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The Greenwich journal and Fort Edward advertiser. (Greenwich, N.Y.) 1924-1969, February 09, 1967, Image 4

Image and text provided by Greenwich Free Library

Persistent link: http://nyshistoricnewspapers.org/lccn/sn84031458/1967-02-09/ed-1/seq-4/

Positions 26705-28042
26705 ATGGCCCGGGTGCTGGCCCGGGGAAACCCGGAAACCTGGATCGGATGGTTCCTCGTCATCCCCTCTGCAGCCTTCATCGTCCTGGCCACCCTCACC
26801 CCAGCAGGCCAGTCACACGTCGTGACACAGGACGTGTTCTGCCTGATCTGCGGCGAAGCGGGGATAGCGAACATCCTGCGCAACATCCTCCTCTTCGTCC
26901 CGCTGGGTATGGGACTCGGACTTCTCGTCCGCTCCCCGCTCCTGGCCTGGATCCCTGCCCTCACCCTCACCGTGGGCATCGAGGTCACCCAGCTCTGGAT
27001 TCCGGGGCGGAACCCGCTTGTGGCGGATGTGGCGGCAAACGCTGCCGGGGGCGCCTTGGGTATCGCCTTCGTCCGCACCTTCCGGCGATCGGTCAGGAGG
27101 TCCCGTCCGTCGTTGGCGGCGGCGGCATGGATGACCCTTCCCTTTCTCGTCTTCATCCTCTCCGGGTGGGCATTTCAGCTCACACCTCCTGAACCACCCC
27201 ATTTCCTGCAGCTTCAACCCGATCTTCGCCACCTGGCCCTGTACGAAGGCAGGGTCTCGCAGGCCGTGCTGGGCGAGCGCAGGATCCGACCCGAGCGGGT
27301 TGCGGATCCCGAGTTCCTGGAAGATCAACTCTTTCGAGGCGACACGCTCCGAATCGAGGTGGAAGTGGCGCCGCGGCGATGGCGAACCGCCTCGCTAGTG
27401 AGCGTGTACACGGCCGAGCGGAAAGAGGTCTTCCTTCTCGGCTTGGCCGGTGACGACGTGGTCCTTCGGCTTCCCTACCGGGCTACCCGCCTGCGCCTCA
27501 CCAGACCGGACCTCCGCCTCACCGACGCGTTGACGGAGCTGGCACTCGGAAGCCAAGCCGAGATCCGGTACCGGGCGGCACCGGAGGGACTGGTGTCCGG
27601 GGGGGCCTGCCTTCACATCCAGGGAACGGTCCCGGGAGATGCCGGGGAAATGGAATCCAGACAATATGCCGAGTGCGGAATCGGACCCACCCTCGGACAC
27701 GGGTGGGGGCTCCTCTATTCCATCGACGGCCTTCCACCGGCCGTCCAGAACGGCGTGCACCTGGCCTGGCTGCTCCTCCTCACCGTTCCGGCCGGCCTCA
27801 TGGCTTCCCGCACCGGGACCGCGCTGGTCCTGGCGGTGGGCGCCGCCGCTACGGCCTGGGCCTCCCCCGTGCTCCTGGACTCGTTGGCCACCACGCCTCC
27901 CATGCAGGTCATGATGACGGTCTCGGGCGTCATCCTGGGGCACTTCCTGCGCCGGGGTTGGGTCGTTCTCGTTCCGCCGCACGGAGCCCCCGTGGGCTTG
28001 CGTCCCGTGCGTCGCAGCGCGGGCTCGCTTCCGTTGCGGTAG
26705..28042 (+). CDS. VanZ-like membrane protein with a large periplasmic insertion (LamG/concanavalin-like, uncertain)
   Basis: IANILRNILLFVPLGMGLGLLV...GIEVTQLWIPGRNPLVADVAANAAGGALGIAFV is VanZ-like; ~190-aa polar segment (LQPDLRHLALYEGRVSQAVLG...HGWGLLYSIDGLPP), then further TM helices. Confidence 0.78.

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tiS fe fS \-UX' T H E THITRSDAY, FEBRUARY 9, 1967 %& .?S? ap 41^ W ?'. KSStf*** ’•?*' ’&tfc**,\!*i*t. - • *■ fo call on 900 acres of .teotyfciA *-ttrt> site of a generating plant, but it §^|%!§|0 iia ^ fp n 4 , our greetings aiid offer ^ i'loliirt , ait/I iiQio*liKr»i'liivocfl frv *NT.l-. ’ip®? $fe§8§sft.;-t8^ •*., to|S#tiore than one use that wM tei!§ get confused. , -i ^?kq iaposttopliG. can b1e.used- to indicate the ', om ission of one or more letters or figures— suck .a s it is ; i&ii?t Ib r is n o t j ’67 for 1967. ; ; It -can be ttsed to form the possessive case— 4|a tlae |t>rse*s ^mot(th> the g irl’s m iniskirt. ^ i^nsed to form the p lu rals of letters a»d Agiires—t-bi-ee a ’s j two 7’s. * \ i4 ; l t j$,ahlo'use& t o ’end a quotation w ith in a t^ | # t i< iiV :an& is kuowu as a s in g le quote m ark ease, but i t looks ju s t the same as au ap^iptophe.1 L e t ’s not get into quotation m a rks The nip’st^CQiim ion m istake that we run laerosis is the .^ a tiiito iis use of an apostrophe . ■ especially the pronoun, rM fl^»gobs by that we don’t run aer66H%a sejitenc^ in. the nows that passes over our -desk p i.iy jiic h this m istake is made-^-the elul) w ill Jin v c ' it ’s annual p a rty— o r the lik e . • 6 n (n iatloh a l dairy- organization w h ich sends us syeVs.releiises • lias n e v e r failed yet to end its ifo p y w ith the statem ent that the m ilk is w o rld h ig h s “ for it Js richness.*’ * •' r . % * ' oitb* liiii? .‘p it • so bothered by this that ’ the dal^y organijiatioii, to no a v a il. *The story s t ili comes in with the statem ent at ^tlie; ^ 9 about ^Xt richness. ’ ’ . ' , ii^ e 'C ^ itte 't'O .th e eonclusioii that any­ one who holds out for observance of the niceties [©£ s^ - '^ iih c tu a tio ii >s fighting a losing . ‘b a it& i* ’Sa<lh'f. things are scarcely taught in iieliools today, and it is evident from some of th^'^opyl w e see 1;hat em anates from th e ’ edu- , eaii&rs w $ l as.the students .and the educated. find rank high .• 'i . ■* •«''» »-*•■- * • S’ •* « - <» T-^l i « -fct iE= - to : newcomers, a»4 as old residents, \vith e6tt-;^|| sklerable pride in .^ashiugton couuty mid the 3 | town of Easton,' we would like to take. • the j liberty of offering Hiagjafa/Mohawk 6ne;i® n ^ £ ^ gestion: . -V ; ' v ' * ' • - : • ' . t i . ... v. ,M I ■fai-W ra .\ W :. Interesting World by Abby Berg . L I F E L I N E S - JL . - 7 ’ ■ I * .-V . T ^ \ C would be ruisnoniers,; drily (faashig- confusiom. -.v' . . ’V- ' - . ' • •■/ There is' -good..tradition; fO f.’using -plaoQ.’ names in naming jjarticular buildings or fea­ tures,- -For one thing, it helps to locate tliem. : The D elphic oracles held fo rth in Delphi., of tile GomOiu-. .. ./. to the construction p* **-**- Niagara Molmwfc -will' f ’ ready tp be helpful, if we ' ' dia. settlors usually have the prerogative ., , (if offoxdng at leasf-one word of advice or opinion Boston common ,is in Boston. The St. Law ­ rence seaway is ' on, the St. Lawrence: rive r.; Niagara Mohawk’s Nine M ile Point' nuclear plant is at Nine M ile Point on Lake Ontario. • Neighbors, your new home is in ISaston, in - Washington county. You should be jpst as proud to call it the Easton \plant as we are to have you here, ’ Jf we ' ot ; whit’s Ipoct, fb^ oUr- selves—eventually’ it*s' good for others, too. * -■* * * *\ r -The 'Hereafter w ill take care of itself. The here and now is wliat must fmdTemedies for; f * •?» ^5 ■ most eoinnion er-ror.-you’ll i^ntl the —pronouns hers and' theii's graced with an ajios.- . Jrophe, but/,i i ^ headfe.ttid;':list.r<;. ..... • Close on the heels of the pronoun ‘‘‘it ’s” comes the confusion over the pluriil possessive. Take a woman. Make her plural, and then give her something. I t ‘is women-s, or womens’. The same for a man. You carl see it written men’s or mens’, depending on the fancy of the scribe. The politer form of lady and gentleman is sub­ ject to the same error. .W e’ve seen gentlemens’ many a time, and believe it or not, ladle’s. The misplacement of an apostrophe is very offensive to us, and you may say ive’re-easily offended. Do you like to see .Tolies’ PlYarmaey vritten Jo in ts Pharmacy;?., N ^ roes’, rights turned into Negroe’s rights ? It luipptujtj all the i time. Watch, you’ll see many such essvmples. «* , d Then you come to a rather murky ques­ tion. Should you in making the drug;'store owned by M r; Jones, Joneses Phnfinacy,\or per­ haps Jones’es-Pharmacy., \The a^iioritfes'are ’as confused on'this as anyone, but none of them wants to solve the problem by making it J one’s. The best,rule we can find on this, and on such other propea* nouns as Schultz, Moses, Illinois and Dickens, is to use a rule of thumb. If you aihl(an S^soiuid in speaking the word in its possesW^Ye iq^jqa^add .apostrophe s. If the .proiraneiafioH is uuclianged, add'just an apostrophe. So Schultz bfceomos Schultz’s when he is made to possess Sotnething, Moses is just Moses’, Illinois get only the apos­ trophe, and Dickens is Dickens’. Another misplaced apostrophe in proper names you’re apt to seo is on Christmas cards and mailboxes or front lawn signs. The Smith fam ily may feel an apostrophe is in order. Ileally, it isn’t but if tliev insist on using one, ~it certainly should he llie ‘‘ Smiths*, not the Sm ith’s, assuming there's-more than one Smith sending the greeting or in residence. It-all- gets” pretty complicated—that’s for Too many of us are used by life—instead of the other way around. . ,, ; In a democracy, the common man rules. A id yet—^when we seek a 'candidate for high office —it’s the uncommon man we need. ' ' > ; ' ' ' '■ ■#' ^ Ht , < . Too'rnuch concern with public Opinion—repeals toc> little con-' cern with one’s own. - • ' - r * * s ■ 4 read^w'h'Qfe a social scientist is calling for 20th. century A.nierieans to “durrip the'load of sanctified, -idiocy we mislabel our moral value?, and accept the principles. of .nature.”, ... , To me, morai jjalues and the principles Of nature, work—or should work—hand in hand. ‘ ** * * * * * Anyone who suffers under the illusion that we \are civilized— should mingle wilh the mob during a sulbway. rush hour. Stone-Agers there - are in the majority—and the survival of ' the fittest reigns supreme; I The parasite takes the easy, self-indylgent way Qut. ,,‘He sows not, neither--does-he reap” Thet-oittcom«rIn-additLon-to-reducing . !• ^\pjfttj'rthat'emshesTdeal'ism i is sllspe’ct^ Tragioally, t)}e id<$lis\ tic person without great, re­ serves <>f strength, is all to vul­ nerable to being crushed by'pro­ saic duties and prosaic,‘society. We rail against the. so-called opi ni on-molders: Television producers, magazine and news­ paper feditors, and WDadison Ave­ nue ccirnmereializers. ‘ But- perhaps We''are placing the cart before the horse. Having had some personal ex­ perience with the three groups —and iiavingVseen them in ac­ tion behind- “■the . sceiies—-I’m; here- to- tell.yoa it’ss niore a mat­ ter of pandering to public taste -^.than opinion iftblding. * * •.. « * . , -Truly courageous peopie often seem ruthless, but theirs is the greater kindness. « =S * f *■ ^ It isn’t fear- of others that makes us ■ despair; it’s fear, of ourselves. Ultimately Wfi’xe ;our own executioners\ or oUr own deliverers. Only those who have never grown, up—continue to place every personal mishap on outside influences—or destiny. *$■*** Life-is—a-problenfc. When—we stop, having probletrxs—we stop living. Aiid vice versa. * * « . 4 * Before you sacrifice yourself for ano-ther—child, mate, parent or relative—think of the final parasite listens to everything (everybody tells him—just so he doesnlt have to take responsi­ bility for his own actions. * * * * * With all o’ur labor-saving de­ vices—are- our jobs any less tiring than dinosaur hunting? * * * D * Granted, many of the old ways are outmoded. But are \mod’’ ways any better moded? Why don’t we relax—stop being Our identity as individuals, and effectiveness > as. peisons—self- sacrifice often weakens the re­ cipient and ends'in sorrow for alh - 'w . -. J Red Cros$ Helps M illtd fy-Fatnilies Red Cross -service to,-military 'such old-fashioaed or modern' families to help^indi^iduals and 1 snobs—and accept the best of families meet' the inevitable the ol’d and the’ best of the new? J problems that arise when a * ° 15 * * member of tiie family Is absent on m ilitary. <luty. I>uring 1966 the servieo -answered 1552 re­ quests for help. The Assistance- extended ranged from. a. small personail service to relieving a complex pr(>Mem, two-way re­ porting between the RetT Cross chapter and- the fibEd'directors at the serviceman’s military in- starllations, a loan or grant in an Emergency, and tracing a tardy or lost allotment check. The local chapter assisted with reports needed by the military in connection with emergency leaves and leave extensions, and assisted families in complying with military requirements re­ garding hardship and reassign­ ment of duty. The greatest enemy of suc­ cess? Not bad luck, nor lack of advantages, nor eveji a disas­ trous heredity. It’s1 dividing, yourself into too many pieces. Thomas Alva Edison was asked the secret of his success, and he replied, ;,I work 16 to 18 hours- a day. But that alone means' nothing. Many people work as hard and long as I do, and are failures. The difference is—they do a variety of things —I do only one.” Runaway egotism is the poison that kills human relationships, lit feeds on the destruction of others—-and vufture-Iike—e a n sense a prey 'in the offings sure. ■ \ frig hiS'^Stofe. 'M&'ifieW' biiilding. ’ ' J \ -\.' -k,‘ Who ’ was, burned out last siiihmer, has re- ‘ShJBp; on an e^r^ed a*fcd |m.proyed plan, ■aiid. last .^eefc retyrned, ta-Ms old of fh4 • tin asaGrtmfeiit ■‘Tjf 'rJIardWarev. Tin hs|ment. in the .CQuntytrT!,iLen’’ is of brick, three storys in height, constructed in modern style', with large glass front, and is an ornament to the vil­ lage. In addition to accommoda­ tions for his own business, it contains rooms for an office in the'second story, and the third is designed for a Public Hall for lectures, exhibitions, &c., &c.-^ .; (The Cozzens building is now occupied ^by Cronin’s Hardware.) A* HALF CENTURY BACK February 7, 1917— , H. J. Taber, one of the ap­ praisers of the estate of Willard Herrington, a reputedly wealthy JO U R N A L Jane \fr. Tefft; Editor i NATIONAl NEWSPAPER . A , ! ><AATI0N AFFILIATE MEMBER l d?m SD A Y BY ‘ X , % t % -12,834 'Jwie. 0t»e * ' - - f ■ • '• ' ■ ■ • ..... y-.lv,'> „v lit Ih6 Office at • 'tir®^ieh, Y o ^ ; i28S4 v “ -: ' bachelor who lived near Arch- dale, was searching for addit­ ional securities besides, those found in the man’s safe deposit hpx at the Greenwich bank, and he discovered about $18,000 in transferable bonds hidden in a secret compartment that Mr. Herrington had a pp.a r e n 11 y made himself in the top of an old ti'unk which contained a quantity of old letters and oth­ er worthless papers. Mrs. Eliza­ beth Hill of Easton was the only surviving sister of the family of six, aijd was appointed admin­ istratrix of her brother’s estate. THIRTY YEARS AGO February 10, 1937— ... The WPA had approved a sup­ plemental allocation of ; federal funds -o t continue improvement, of the Herbert Hutchens ro.ad in the town of Greenwich. This road extended north from the Beech Hill schoolhouse. For }he past two years work had been carried on the .Beech H ill road. The federal government was to contribute $4,208.70 for labor and the town board of Green-, wich had set aside $2,439.30,J maWng a total expenditure of $6,468. Twenty-six men were to be employed for three months during the summer. . The Greenwich Chamber of Commerce was urging that the state complete reconstruction of. the <J re e n w i c h-Schuylerville ilat-e ro^id. There' were twp short strips 'of highway on the road which were in bad repair.. The 'ReimblicatL ydlla’ge cau­ cus wai 'eklled for l?ebrttar^ 23, aiid the hidicattions.' ;were Ithat fhi§ ftfeseht h6id!ers‘ whpsie' -terms expired wbuld be candi­ dates. They were Joseph Lyttle , One man’s problem is another man’s, status-quo. Situations apn’i, .troublesome in them ­ selves. It depends on how we relate to them. * * * )j* * Every person\ was put on this world to' contribute something to it. If we’re not true to our­ selves, if we don’t develop the abilities and talents that were given to us at birth, if we don’t think o u r • own thoughts—we don’t count. „ ijs , s|s igs #. Hfi 'A man must give back to so­ ciety as - much or more than he takes from it. This is the balan.ee of nature in operation. Life and death begin at 40— life’s ^ividijng, line. The imma­ ture begin’to '-atropliy. But the live peopl# grow m'ore .ali've by capitalizing' oh the tex^erieiice of youthful y^ars. ' — iProclamation Whereds: All organizations of whatever kind, andv all public, parochial and private schools should emphasize the study of American history at all times, but most particularly during the month o f' February, and since American history contains the' inspiring record of our na­ tion’s past, and Whereas: February is the most appropriate month for cel- .eMation of. our great .American., Heritage, containing as it does the •birth date of our greatest heroes,, the ,.First and: Sixteenth Presidents-of the United? States, G-eo'rge - Washington and Ajbra- hani'Lincoln, and . ;.t, WJiereas: The- national soci­ ety, Daughters of the American Revolution, has sponsored Amercan Hfstory Month' in Feb­ ruary since . 1955, and has stress&TEhe 'stddy and riiainten- ■antfe' in our Vo'ffug' ^feople “tfte values of their study-of Amer­ ican History, and • , ; Whereas, It is altogether fit­ ting and propei- that the village of Greenwich join with the Daughters of the American Bev- oiutibn- in this-celebration. Now, Therefore, I, Charles H. Dolan, mayor of the tillage of Greenwich!, do request by procla­ mation that every effort be made in Greenwich to stress .the vitality and freedom we enjoy as citizens of the United States of, America. The facts o£ written history, refute. the theory that Indifference and ignorance can replace patriotism. Let us all contribute' to the growth of our American heritage and develop finer citizens for future gener­ ations. CHARLES H. DOLAN, ’ Mayor -\' ■ “ B l e s s Y o u , S i r , F o r S h o w in g M fe - fty ~ - E iT (> r ’ 5 .Jr., mayor; Russell Edgerton- and John. H. Dewell, trustees. . Deaths'. Andrew Bell, 64, Cam­ bridge; Mrs. Thomas O’Donnell, East Greenwich. TWENTY YEAR? AGO ’ February. 5, 1947- All teachers in the Greenwich central school district would re- j eeive salary increases, provided ' for in the emergency teachers, salary law which h a d been J passed by the state legislature. <3pie board of education voted to1 comply with the provisions of tiie law giving teachers a mini­ mum salary of 52,000, and to utilize the state aid offered to provide salary increases of $300 ffir the./yea£ro£3Sl47. t iff a jor General John Bernard BrSqks who had retired from active duty with .the United States' arrte'bad,jbeeri honored by' King 6eor|fe v l and the British government for his serv­ ices during the past war. Gen­ eral Brooks had been notified that he had been nominated by King George as a Companion of the Most Honorable Order of the Bath. The orde^ vvas one of the high ranking British decor­ ation, comparable to the distin- guisher service cross. Deaths: Dr. Philip V, “Weaver, 61, -Greenwich; Mrs. William S. Divine, 41, Cambridge. /JUST A YEAR AGO February 10 * 1 $ 66 — < The number of trustees of the Greenwich Free library was in­ creased from five to six by amending the constitution at the khiiufd • library mjeefing held #ebriiary Wev-: er ,Was eletcdd trustee for five yeafs to fill the newly created it a u t o I' ’4'V. JL ,^ s % K<J> • • ir. V\*’ ..-‘.V - •